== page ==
Monday, October 23, 2006
Sandra Day O'Connor College of Law CrimProf David H. Kaye, will speak on "Science in the Jury Box" at a Mathematics and Cognition Seminar on Tuesday, Oct. 24.
Complex scientific evidence has become ubiquitous in both civil and criminal trials, leading lawyers, litigants and policy makers to express concerns about whether juries can comprehend and properly apply such evidence.
Psychological studies have reported various types of error on the part of mock jurors confronted with explicitly probabilistic evidence - ranging from transposing conditional probabilities to disregarding the relevant statistics.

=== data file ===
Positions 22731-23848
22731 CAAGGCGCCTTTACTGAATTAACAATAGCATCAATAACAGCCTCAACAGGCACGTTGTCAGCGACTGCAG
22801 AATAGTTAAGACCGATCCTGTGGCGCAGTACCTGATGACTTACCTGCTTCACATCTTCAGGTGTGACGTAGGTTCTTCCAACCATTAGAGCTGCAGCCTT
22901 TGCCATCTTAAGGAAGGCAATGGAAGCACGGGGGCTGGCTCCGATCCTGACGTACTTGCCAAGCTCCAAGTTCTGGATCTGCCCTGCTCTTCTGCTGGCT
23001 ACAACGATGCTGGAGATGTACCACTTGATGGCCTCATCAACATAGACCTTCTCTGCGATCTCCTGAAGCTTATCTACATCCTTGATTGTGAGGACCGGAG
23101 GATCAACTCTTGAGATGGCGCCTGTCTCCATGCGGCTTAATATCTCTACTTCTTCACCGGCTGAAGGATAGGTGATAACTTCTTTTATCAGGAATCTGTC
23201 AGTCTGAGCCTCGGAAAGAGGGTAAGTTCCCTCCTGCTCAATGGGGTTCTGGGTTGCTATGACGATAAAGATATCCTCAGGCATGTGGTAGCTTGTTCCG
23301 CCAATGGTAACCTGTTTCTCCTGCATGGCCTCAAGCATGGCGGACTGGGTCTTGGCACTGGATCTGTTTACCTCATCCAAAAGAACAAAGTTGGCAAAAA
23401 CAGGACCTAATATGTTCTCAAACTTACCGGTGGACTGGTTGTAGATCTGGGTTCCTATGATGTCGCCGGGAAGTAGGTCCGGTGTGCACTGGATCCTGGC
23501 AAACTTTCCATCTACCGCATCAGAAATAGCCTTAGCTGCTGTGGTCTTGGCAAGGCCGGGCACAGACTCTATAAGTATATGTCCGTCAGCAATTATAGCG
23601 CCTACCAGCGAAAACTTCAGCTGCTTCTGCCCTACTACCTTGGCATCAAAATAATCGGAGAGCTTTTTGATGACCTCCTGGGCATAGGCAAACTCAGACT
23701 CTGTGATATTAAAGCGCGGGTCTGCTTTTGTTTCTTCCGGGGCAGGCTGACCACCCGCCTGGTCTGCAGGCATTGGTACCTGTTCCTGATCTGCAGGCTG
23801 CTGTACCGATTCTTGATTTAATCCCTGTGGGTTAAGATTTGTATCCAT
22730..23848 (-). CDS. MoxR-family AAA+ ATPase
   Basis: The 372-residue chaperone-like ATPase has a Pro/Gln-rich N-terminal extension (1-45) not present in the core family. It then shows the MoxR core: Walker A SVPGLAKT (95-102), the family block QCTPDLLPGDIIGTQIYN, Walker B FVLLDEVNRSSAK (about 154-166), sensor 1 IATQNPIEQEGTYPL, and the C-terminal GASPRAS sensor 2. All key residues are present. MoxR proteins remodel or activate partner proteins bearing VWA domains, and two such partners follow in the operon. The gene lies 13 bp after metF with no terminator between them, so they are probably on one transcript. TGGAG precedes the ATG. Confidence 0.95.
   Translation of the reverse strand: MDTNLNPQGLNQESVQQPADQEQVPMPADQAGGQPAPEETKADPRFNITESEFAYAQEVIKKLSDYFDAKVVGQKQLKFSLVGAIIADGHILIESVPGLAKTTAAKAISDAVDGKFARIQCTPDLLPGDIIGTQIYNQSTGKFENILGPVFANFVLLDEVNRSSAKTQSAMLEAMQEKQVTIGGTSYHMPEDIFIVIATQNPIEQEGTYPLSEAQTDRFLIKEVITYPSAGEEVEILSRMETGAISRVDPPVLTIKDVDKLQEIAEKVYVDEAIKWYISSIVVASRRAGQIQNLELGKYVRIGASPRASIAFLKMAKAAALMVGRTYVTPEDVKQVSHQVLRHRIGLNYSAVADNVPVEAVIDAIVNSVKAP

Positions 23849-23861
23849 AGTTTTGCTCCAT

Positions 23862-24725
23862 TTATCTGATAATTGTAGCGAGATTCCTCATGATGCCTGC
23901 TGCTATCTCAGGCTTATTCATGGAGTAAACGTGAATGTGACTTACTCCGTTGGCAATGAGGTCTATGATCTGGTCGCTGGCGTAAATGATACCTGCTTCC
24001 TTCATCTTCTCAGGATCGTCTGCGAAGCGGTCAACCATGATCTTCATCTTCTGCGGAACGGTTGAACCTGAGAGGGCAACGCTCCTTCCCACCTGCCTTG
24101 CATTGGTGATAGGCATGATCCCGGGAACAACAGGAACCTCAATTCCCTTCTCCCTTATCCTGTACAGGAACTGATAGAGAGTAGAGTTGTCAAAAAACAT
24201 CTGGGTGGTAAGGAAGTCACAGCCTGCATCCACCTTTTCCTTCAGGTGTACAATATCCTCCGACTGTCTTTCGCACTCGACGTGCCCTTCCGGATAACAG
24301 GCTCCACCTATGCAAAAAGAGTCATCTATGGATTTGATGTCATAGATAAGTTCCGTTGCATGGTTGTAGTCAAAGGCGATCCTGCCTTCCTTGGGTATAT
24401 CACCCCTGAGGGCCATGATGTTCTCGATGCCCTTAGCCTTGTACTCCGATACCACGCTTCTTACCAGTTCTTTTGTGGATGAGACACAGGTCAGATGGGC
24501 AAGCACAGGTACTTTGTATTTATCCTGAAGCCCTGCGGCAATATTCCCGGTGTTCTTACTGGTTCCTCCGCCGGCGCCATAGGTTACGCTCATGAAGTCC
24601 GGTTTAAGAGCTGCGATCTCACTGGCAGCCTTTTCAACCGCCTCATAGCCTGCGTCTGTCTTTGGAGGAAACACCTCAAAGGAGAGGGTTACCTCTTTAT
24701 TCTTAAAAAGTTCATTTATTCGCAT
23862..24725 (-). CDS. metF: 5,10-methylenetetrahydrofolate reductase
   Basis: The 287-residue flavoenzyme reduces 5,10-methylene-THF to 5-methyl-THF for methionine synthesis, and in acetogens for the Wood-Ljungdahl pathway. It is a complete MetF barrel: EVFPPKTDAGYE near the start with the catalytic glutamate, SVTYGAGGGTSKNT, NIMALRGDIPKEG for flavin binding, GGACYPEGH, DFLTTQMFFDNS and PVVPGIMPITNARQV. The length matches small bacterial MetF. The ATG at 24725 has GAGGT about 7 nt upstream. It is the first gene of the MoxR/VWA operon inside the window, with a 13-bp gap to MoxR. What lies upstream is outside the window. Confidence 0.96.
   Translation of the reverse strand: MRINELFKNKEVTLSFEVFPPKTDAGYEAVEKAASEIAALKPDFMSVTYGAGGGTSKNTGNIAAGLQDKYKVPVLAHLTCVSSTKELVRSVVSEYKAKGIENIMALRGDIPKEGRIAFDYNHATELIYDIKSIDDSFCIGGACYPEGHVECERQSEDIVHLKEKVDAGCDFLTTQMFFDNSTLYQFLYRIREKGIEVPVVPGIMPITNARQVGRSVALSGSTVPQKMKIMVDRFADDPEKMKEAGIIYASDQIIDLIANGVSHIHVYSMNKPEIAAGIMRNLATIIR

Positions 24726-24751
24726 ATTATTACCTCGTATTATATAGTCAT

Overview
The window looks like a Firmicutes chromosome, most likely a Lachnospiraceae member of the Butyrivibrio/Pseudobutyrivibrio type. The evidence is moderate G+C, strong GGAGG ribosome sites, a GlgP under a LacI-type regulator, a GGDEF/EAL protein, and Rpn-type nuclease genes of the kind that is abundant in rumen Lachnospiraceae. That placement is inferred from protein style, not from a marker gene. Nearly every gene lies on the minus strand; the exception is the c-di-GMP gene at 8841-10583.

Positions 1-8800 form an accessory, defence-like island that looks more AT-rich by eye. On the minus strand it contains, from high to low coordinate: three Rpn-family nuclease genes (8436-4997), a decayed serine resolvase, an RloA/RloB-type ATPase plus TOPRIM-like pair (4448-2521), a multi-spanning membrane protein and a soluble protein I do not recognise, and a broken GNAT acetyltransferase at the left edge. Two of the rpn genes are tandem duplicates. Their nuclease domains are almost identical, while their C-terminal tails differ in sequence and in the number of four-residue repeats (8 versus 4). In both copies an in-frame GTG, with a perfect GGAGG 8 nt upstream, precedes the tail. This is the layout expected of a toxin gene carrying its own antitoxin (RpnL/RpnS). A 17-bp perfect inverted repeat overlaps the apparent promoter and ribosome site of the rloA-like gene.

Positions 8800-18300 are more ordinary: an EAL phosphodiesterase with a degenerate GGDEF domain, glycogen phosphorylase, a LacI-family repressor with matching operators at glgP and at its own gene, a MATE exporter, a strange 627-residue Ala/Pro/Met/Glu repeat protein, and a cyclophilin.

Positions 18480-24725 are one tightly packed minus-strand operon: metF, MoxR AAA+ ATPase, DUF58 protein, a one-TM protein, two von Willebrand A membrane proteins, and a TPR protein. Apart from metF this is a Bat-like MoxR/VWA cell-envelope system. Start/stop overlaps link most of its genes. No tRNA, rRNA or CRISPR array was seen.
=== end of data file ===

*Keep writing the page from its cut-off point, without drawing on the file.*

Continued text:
Kaye will briefly review part of the literature and describe some findings from a new study of juror comprehension of complex scientific evidence.
Mock juries of individuals who appeared for jury duty viewed a videotaped trial with both fallacious and valid arguments about mitochondrial DNA evidence and certain probabilities and statistics related to it. Some implications for the law of the findings on the comprehension of the jurors and their susceptibility to certain fallacies will be noted. [Mark Godsey]